Remember meForgot password?
    Log in with Twitter

article imageGoogle says it removed 100 'bad ads' per second in 2017

By James Walker     Mar 14, 2018 in Technology
Google has published an update on its efforts to create a more sustainable ecosystem for online advertising. The company said it removed 100 "bad ads" every second during 2017, including phishing scams and malvertising campaigns.
3.2 billion bad ads
In a blog post this week, Google said a total of 79 million ads were blocked from its network last year for linking to malware. In many cases, the ads were designed to direct users towards malicious websites that then delivered malware to their machine. The company removed over 400,000 sites for hosting malicious ads.
The figures indicate the scale at which Google's trying to combat "bad ads" online. In total, 3.2 billion ads were removed from AdSense last year for violating one or more of the company's ad policies. 320,000 website publishers were banned for failing to meet its policies for publishers, with over 700,000 apps blacklisted.
With bad ads proliferating across Google's network, the company's taking additional steps to protect the ad ecosystem and remove "deceptive" content. In a clear warning to non-compliant ad authors and publishers, the company said "you have to play by rules" to make money from its ad platform. It added that it paid out over $12.6 billion to publishing partners last year.
READ NEXT: Fitbit launches the Versa, a $200 smartwatch for the masses
Google's new policies target specific kinds of ad that it has identified as commonly deceptive or malicious. These include ads for cryptocurrencies and other unregulated financial products. Google's following Facebook's lead in banning these ads from its platform, a measure it said will improve the ads experience and help to protect users.
The company's also overhauling its gambling ad policies and rules for rehabilitation facilities. Centres which provide rehabilitation services will now need to be approved through a new certification process to help users stay safe. Only legitimate addiction treatment centres will be permitted to advertise rehabilitation facilities on AdSense.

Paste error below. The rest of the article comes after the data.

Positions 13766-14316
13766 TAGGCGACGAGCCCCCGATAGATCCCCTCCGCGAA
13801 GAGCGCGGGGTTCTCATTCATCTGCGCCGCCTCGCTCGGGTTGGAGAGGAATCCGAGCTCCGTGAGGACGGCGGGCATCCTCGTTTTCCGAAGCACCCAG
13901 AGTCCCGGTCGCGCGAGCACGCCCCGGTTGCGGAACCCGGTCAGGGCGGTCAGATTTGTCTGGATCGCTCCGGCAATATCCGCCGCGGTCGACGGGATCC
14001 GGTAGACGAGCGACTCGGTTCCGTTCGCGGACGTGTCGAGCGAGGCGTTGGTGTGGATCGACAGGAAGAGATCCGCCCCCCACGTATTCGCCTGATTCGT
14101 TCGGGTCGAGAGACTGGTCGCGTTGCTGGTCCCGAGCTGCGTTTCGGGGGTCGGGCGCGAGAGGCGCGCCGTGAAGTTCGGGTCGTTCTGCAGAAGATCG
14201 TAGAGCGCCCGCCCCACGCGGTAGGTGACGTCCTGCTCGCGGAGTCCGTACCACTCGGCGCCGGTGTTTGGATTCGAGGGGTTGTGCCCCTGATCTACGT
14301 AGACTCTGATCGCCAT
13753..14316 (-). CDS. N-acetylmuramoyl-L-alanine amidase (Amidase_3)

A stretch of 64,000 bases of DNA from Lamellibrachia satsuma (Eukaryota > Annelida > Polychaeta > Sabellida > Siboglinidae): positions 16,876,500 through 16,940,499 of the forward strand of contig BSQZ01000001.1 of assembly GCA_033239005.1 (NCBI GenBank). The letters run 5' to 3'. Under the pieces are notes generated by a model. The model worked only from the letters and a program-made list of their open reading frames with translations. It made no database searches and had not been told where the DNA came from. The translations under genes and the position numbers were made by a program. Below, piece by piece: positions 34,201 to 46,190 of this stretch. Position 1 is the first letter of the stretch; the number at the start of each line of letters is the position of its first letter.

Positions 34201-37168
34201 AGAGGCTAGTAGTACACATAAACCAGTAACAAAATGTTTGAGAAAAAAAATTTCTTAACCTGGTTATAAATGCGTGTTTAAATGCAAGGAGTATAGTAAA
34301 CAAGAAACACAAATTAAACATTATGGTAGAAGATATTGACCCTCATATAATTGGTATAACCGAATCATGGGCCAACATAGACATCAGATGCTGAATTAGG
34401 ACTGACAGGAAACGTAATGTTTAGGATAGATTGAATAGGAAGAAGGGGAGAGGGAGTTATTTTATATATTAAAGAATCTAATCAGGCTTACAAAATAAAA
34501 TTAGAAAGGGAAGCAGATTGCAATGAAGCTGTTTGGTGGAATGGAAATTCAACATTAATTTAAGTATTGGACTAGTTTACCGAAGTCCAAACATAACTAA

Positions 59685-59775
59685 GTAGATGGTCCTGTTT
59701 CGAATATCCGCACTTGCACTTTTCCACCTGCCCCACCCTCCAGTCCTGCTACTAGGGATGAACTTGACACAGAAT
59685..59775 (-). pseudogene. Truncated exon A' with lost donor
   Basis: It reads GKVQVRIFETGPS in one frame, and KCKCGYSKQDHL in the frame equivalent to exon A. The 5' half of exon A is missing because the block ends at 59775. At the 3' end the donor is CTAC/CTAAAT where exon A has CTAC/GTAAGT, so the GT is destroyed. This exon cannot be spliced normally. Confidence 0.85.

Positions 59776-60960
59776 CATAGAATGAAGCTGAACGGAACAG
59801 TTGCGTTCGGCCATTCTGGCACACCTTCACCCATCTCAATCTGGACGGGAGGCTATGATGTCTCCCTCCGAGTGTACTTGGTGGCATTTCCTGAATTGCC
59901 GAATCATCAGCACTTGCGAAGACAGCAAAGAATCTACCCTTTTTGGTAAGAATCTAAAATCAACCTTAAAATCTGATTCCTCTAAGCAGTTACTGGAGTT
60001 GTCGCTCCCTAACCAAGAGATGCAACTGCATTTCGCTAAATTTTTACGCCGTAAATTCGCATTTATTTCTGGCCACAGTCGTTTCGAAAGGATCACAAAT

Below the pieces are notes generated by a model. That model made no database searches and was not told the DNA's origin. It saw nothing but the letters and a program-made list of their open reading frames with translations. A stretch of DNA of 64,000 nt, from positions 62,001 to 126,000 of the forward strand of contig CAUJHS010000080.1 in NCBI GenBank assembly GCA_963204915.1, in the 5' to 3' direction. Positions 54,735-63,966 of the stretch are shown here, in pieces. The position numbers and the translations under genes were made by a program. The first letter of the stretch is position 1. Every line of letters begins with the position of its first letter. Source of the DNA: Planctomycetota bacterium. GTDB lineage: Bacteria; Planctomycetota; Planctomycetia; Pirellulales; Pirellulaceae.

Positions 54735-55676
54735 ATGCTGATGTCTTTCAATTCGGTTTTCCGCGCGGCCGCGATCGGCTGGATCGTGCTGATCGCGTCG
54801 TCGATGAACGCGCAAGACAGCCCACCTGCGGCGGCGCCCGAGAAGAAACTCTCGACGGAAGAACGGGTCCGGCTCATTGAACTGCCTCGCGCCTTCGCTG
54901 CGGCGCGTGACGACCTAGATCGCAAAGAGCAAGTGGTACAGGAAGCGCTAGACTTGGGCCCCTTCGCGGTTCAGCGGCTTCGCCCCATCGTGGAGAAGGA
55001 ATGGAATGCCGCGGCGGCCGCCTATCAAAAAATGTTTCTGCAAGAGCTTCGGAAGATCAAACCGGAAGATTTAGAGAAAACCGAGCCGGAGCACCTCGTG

Keeping pace with scammers
According to Google, the changes are part of its "ongoing" work to improve online ads. The measures come after the company's recent launch of a built-in ad blocker in Chrome. The browser now automatically removes ads from webpages that don't comply with the Better Ads Standards. Google's attempting to improve its responses to deceptive online content, demonstrating to users and publishers that it will not tolerate malicious advertising.
"Our work to protect the ads ecosystem doesn't stop here – it's ongoing," said Google. "As consumer trends evolve, as our methods to protect the open web get better, so do online scams. Improving the ads experience across the web, whether that's removing harmful ads or intrusive ads, will continue to be a top priority for us."
READ NEXT: Google uses machine learning to make computers faster as they age
Google's continuing to develop new technologies to help it identify new forms of malicious ad. Scammers are rapidly developing their techniques, including more effective malvertising campaigns which are growing in sophistication. Artificial intelligence is one of Google's key tools in the battle against non-compliant ads.
Although Google's clamping down on its ad policies, bad ads are likely to remain an issue in the near-term. Resolving the problems is important to Google as ads are a significant contributor to its annual revenue. Failing to improve could cause publishers and advertisers to abandon its platform if it's not seen to be taking a proactive stance.
More about Google, Advertising, malvertising, Online advertising
Latest News
Top News